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New pregnancy test for COVID-19 vaccine

One of the largest reports of COVID-19 vaccine during pregnancy confirms that it is safe, although the authors say that more comprehensive research is needed.

Preliminary results are based on reports from more than 35,000 U.S. women who received either Moderna or Pfizer shots during pregnancy. Their rates of miscarriages, premature births, and other complications were comparable to those reported in pre-epidemic pregnancy reports.

New evidence from researchers at the Federal Center for Disease Control and Prevention was published Wednesday in the New England Journal of Medicine.

None of the women involved received the one-time Johnson & Johnson vaccine, which became available after the study և is now in limbo as US authorities investigate reports of a handful of women’s blood tissue.

Separately, the American Society for Reproductive Medicine on Tuesday approved a pregnancy vaccine based on evidence estimated to be more than a year old.

“Everyone, including pregnant women who want to get pregnant, should get the COVID-19 vaccine. “Vaccines are safe and effective,” the statement said.

More about the COVID-19 epidemic

A spokesman for the public said the group had not evaluated the latest evidence on the Johnson & Johnson vaccine.

A spokesman for the American College of Obstetricians and Gynecologists said the CDC report was promising but needed in the long run. The group has previously said that the COVID-19 vaccine should be available to pregnant women, those who are breastfeeding, and many pregnant women in the United States have preferred the vaccine.

Although pregnant women were excluded from studies leading to emergency vaccination authorization, evidence showed that enrollment did not harm women who were unknowingly pregnant.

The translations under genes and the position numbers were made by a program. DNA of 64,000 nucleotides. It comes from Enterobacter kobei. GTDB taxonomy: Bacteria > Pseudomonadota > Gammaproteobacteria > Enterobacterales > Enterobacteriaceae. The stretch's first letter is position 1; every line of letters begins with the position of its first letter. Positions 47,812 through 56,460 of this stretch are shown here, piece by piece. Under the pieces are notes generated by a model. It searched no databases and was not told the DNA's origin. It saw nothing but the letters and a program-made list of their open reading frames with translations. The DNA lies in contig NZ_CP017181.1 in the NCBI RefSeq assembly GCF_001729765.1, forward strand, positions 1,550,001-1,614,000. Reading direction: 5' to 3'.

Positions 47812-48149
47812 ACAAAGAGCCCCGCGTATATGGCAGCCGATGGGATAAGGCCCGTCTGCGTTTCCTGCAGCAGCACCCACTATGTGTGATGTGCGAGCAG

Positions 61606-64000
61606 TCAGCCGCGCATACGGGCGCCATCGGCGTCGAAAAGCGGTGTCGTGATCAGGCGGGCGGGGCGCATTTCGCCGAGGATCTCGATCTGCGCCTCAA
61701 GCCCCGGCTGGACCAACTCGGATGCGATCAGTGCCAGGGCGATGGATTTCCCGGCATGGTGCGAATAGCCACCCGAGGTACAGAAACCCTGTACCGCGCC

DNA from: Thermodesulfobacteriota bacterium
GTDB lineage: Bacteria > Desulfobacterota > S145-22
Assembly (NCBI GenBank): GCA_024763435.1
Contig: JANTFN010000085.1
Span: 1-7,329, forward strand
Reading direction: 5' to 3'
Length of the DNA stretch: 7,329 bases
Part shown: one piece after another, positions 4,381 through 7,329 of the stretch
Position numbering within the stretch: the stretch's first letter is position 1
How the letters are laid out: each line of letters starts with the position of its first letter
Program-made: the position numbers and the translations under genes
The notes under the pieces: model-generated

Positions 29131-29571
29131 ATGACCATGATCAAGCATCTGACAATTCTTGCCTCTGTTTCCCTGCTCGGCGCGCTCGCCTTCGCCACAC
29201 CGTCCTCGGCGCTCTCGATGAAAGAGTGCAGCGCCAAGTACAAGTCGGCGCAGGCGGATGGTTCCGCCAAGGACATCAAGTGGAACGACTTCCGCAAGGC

Dr. Laura Riley, chair of Weill Cornell Medicine, New York, said the new results were encouraging.

“It is great to have data to share with our patients who continue to weigh the risks and benefits of vaccines,” he said. “They know the possible complications of COVID infection during pregnancy, and now there is some safety data in human pregnancies.”

Pregnant women who become infected with the coronavirus experience increased complications, including resuscitation hospitalization, premature birth, and death.

The study, led by CDC doctor Tom Shimabukuro, said the monitoring needed to be continued and more evidence needed, including in women who were vaccinated with COVID-19 in early pregnancy.

Their study included information on 35,691 pregnant women in the United States who participated in a voluntary smartphone-based vaccine control system and received Moderna or Pfizer vaccines from mid-December 2020 to late February.

It also included reports of pregnancy complications for nearly 4,000 women on the U.S. Vaccine Safety Register. 86% or 712 of them resulted in live births, mainly among women vaccinated in the third trimester.

Most women in the monitoring group reported pain at the injection site, but there were fewer serious reactions. Pregnant women were more likely to have pain at the injection site with both vaccines, but were less likely to have other reactions than non-pregnant women.

About 13% of pregnant women in the vaccine registry reported miscarriages, less than 1% stillbirths, 9% premature births և 2% defects. These rates are all within the same range as those seen in pre-epidemic reports among pregnant women.


Follow AP Medical Writer Lindsey Tanner at @ LindseyTanner.


The Associated Press Department of Health and Science receives support from the Department of Science Education at Howard Hughes Medical Institute. The AP is solely responsible for all content.



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